The tile-laying aspect of Carpe Diem is not as interesting as, say, Isle of Skye or Carcassonne: you know what to expect from just about every tile, and there aren’t twisty landscapes or just the right tile to complete several features at once. All building tiles show one half of a two-part building. Villas and landscapes are the only things that allow bends, and there is usually just one or two ends on a tile. But Carpe Diem’s tile-laying isn’t the star of the show, and these restrictions serve to enhance the agonizing decisions. Tiles have to match feature to feature, and players are trying to make the scoring conditions on the frames of their boards intersect the features on their boards to score points, but this is difficult to do, especially when it’s uncertain when the tiles you need will become available and whether you’ll have an opportunity to get them once they are. Because players have access to just two depots from their current spot, they have to plan ahead to get what they need, but they might be locked out because of other players’ decisions.
This makes bread exceptionally valuable because it allows you to jump to any space and take just the tile you need. But bread is also scarce and valuable if you want to avoid penalties, so players have to weigh what the moment of greatest need is. The tile-laying on the board involves some strategy–you’re trying to make it pay off toward the scoring conditions on the cards–but you’re also trying to leave open opportunities that you can seize when the right tiles are available. Carpe Diem strikes a great balance between tactical and strategic thinking. There’s forward planning involved, but on any given turn, players are limited to just a few options and the limited tile-laying possibilities make it easy to tell what you can use at a glance, which keeps the gameplay quick. And it’s also quite interactive given the competition over the tiles on the central board.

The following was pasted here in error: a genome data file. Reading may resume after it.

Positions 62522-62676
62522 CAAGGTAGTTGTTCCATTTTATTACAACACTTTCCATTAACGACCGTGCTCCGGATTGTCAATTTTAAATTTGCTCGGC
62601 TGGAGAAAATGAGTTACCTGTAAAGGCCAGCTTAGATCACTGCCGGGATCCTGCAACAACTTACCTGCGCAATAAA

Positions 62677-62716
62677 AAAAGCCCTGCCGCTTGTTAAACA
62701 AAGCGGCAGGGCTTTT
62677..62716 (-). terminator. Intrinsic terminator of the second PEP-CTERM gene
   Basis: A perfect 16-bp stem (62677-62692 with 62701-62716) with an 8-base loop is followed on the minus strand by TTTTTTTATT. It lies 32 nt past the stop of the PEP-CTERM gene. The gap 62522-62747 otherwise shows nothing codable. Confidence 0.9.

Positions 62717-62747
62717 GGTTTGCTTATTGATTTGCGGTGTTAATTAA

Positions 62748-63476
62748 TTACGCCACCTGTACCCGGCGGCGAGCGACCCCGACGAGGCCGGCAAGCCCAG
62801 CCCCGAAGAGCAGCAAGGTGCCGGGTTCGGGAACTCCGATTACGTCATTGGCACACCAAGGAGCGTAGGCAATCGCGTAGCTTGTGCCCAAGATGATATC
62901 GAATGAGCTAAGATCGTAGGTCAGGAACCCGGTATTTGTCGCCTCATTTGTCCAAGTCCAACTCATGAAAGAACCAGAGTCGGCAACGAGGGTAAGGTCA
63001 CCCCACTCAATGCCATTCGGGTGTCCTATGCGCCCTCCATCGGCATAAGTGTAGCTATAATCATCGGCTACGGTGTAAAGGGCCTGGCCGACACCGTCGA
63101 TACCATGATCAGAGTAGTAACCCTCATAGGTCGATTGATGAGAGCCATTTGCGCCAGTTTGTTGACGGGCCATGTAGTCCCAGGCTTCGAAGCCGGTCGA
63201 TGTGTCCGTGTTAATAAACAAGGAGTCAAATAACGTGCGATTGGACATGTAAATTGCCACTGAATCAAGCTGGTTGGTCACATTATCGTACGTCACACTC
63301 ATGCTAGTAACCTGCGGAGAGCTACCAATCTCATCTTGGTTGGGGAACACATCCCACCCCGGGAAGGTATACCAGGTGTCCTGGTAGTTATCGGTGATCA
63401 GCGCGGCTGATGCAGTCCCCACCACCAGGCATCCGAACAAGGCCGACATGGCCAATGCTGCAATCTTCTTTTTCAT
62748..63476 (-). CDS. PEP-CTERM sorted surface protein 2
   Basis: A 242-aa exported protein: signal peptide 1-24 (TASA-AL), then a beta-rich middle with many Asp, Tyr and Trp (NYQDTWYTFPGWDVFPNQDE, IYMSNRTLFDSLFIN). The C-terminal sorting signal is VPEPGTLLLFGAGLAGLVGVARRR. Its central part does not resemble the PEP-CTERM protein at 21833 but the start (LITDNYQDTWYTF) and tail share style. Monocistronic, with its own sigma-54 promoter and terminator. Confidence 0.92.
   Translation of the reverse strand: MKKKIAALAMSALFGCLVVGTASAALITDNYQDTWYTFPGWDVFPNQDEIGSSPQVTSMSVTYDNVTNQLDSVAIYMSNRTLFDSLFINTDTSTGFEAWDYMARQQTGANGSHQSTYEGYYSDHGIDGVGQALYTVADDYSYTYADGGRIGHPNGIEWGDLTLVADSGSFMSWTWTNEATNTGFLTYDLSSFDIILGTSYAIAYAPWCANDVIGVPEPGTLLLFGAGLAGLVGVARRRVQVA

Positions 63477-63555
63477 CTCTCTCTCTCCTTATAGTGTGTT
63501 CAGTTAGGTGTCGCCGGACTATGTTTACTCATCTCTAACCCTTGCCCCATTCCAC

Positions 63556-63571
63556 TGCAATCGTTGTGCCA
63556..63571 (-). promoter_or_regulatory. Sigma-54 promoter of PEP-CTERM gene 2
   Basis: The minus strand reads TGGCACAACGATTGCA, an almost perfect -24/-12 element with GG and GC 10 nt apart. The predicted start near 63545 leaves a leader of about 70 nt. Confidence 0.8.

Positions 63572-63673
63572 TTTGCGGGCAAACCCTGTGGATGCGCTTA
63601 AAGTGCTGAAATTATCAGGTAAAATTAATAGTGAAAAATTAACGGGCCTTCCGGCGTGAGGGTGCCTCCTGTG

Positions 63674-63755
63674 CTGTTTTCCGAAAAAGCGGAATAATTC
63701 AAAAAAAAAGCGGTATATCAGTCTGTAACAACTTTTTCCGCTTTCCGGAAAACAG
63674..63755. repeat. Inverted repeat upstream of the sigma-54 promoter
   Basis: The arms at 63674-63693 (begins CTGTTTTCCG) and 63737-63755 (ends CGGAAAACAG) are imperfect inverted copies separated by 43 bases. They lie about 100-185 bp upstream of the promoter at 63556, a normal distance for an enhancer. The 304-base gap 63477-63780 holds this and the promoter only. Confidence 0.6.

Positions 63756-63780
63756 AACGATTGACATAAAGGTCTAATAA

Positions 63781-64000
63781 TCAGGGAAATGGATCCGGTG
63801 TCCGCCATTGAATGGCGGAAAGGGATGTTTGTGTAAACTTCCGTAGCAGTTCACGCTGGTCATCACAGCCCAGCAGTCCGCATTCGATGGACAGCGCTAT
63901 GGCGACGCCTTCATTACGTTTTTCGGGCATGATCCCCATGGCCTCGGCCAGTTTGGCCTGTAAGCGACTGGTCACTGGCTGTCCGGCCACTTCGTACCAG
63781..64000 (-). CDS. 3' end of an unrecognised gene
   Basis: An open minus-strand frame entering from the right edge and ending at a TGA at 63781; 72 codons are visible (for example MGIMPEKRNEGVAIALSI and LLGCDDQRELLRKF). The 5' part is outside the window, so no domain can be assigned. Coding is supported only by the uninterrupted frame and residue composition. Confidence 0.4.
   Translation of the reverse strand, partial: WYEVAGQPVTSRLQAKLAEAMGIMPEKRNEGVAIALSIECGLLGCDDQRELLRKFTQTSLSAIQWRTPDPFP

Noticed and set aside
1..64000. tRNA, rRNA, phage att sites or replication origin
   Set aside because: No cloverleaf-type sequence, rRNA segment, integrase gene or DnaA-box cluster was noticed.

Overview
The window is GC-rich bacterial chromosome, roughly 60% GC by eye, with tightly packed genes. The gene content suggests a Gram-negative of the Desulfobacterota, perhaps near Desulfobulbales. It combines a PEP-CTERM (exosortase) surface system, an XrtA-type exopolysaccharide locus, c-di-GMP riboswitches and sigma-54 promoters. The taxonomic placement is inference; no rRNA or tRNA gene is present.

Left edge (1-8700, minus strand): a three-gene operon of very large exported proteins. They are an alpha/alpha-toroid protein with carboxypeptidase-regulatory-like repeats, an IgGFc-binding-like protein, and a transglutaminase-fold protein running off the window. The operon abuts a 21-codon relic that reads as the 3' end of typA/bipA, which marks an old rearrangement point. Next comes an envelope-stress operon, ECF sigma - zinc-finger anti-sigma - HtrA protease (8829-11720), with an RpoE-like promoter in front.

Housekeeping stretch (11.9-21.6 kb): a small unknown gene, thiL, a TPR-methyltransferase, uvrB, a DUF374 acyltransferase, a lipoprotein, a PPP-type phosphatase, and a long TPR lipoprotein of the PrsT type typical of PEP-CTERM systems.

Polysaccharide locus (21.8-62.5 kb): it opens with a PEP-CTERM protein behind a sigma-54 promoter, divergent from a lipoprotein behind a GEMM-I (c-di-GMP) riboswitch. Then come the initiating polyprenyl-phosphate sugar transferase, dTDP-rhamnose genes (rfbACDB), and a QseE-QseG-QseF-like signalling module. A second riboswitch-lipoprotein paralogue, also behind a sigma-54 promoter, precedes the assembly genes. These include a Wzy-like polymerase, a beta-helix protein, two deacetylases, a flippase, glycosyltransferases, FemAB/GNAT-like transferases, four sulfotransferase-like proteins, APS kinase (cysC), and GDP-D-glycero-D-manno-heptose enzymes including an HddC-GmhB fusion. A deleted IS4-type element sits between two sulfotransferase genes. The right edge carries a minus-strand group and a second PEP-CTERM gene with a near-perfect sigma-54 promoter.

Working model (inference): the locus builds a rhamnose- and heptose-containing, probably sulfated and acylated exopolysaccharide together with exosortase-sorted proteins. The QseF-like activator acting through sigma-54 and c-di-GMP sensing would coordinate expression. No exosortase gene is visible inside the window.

I think the most impressive thing about Carpe Diem is how simple the rules are. In one four-player game, one player was new, and we setup, taught, and played the game in just north of an hour. The rules are smooth and intuitive, and Alea’s rulebook has handy reminders in the margins, so it’s easy to find information in the rulebook if you need to (but you probably won’t need to). Yet these simple rules give rise to a snappy, focused, satisfying game.